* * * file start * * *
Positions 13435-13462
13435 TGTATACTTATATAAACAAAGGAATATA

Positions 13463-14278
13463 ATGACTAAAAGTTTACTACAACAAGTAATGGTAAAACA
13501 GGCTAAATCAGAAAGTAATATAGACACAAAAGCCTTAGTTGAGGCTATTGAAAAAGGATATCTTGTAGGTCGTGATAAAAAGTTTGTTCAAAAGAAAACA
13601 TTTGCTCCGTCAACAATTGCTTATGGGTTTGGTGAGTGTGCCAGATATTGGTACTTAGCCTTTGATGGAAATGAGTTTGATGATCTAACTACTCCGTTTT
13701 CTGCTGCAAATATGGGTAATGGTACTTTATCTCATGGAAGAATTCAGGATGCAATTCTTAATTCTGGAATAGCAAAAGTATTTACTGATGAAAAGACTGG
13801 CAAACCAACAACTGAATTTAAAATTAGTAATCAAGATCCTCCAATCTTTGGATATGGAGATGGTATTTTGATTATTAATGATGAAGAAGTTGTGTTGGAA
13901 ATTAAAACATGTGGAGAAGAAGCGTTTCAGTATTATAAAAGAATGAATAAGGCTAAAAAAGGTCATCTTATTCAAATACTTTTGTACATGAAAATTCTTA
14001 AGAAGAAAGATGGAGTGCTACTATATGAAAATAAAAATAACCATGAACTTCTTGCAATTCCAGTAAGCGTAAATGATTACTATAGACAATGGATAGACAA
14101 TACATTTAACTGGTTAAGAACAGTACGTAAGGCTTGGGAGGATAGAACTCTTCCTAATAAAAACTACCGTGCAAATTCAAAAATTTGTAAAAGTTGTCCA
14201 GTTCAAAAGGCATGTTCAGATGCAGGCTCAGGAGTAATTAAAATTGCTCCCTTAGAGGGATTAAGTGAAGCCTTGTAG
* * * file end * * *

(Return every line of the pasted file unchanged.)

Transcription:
Positions 13435-13462
13435 TGTATACTTATATAAACAAAGGAATATA

Positions 13463-14278
13463 ATGACTAAAAGTTTACTACAACAAGTAATGGTAAAACA
13501 GGCTAAATCAGAAAGTAATATAGACACAAAAGCCTTAGTTGAGGCTATTGAAAAAGGATATCTTGTAGGTCGTGATAAAAAGTTTGTTCAAAAGAAAACA
13601 TTTGCTCCGTCAACAATTGCTTATGGGTTTGGTGAGTGTGCCAGATATTGGTACTTAGCCTTTGATGGAAATGAGTTTGATGATCTAACTACTCCGTTTT
13701 CTGCTGCAAATATGGGTAATGGTACTTTATCTCATGGAAGAATTCAGGATGCAATTCTTAATTCTGGAATAGCAAAAGTATTTACTGATGAAAAGACTGG
13801 CAAACCAACAACTGAATTTAAAATTAGTAATCAAGATCCTCCAATCTTTGGATATGGAGATGGTATTTTGATTATTAATGATGAAGAAGTTGTGTTGGAA
13901 ATTAAAACATGTGGAGAAGAAGCGTTTCAGTATTATAAAAGAATGAATAAGGCTAAAAAAGGTCATCTTATTCAAATACTTTTGTACATGAAAATTCTTA
14001 AGAAGAAAGATGGAGTGCTACTATATGAAAATAAAAATAACCATGAACTTCTTGCAATTCCAGTAAGCGTAAATGATTACTATAGACAATGGATAGACAA
14101 TACATTTAACTGGTTAAGAACAGTACGTAAGGCTTGGGAGGATAGAACTCTTCCTAATAAAAACTACCGTGCAAATTCAAAAATTTGTAAAAGTTGTCCA
14201 GTTCAAAAGGCATGTTCAGATGCAGGCTCAGGAGTAATTAAAATTGCTCCCTTAGAGGGATTAAGTGAAGCCTTGTAG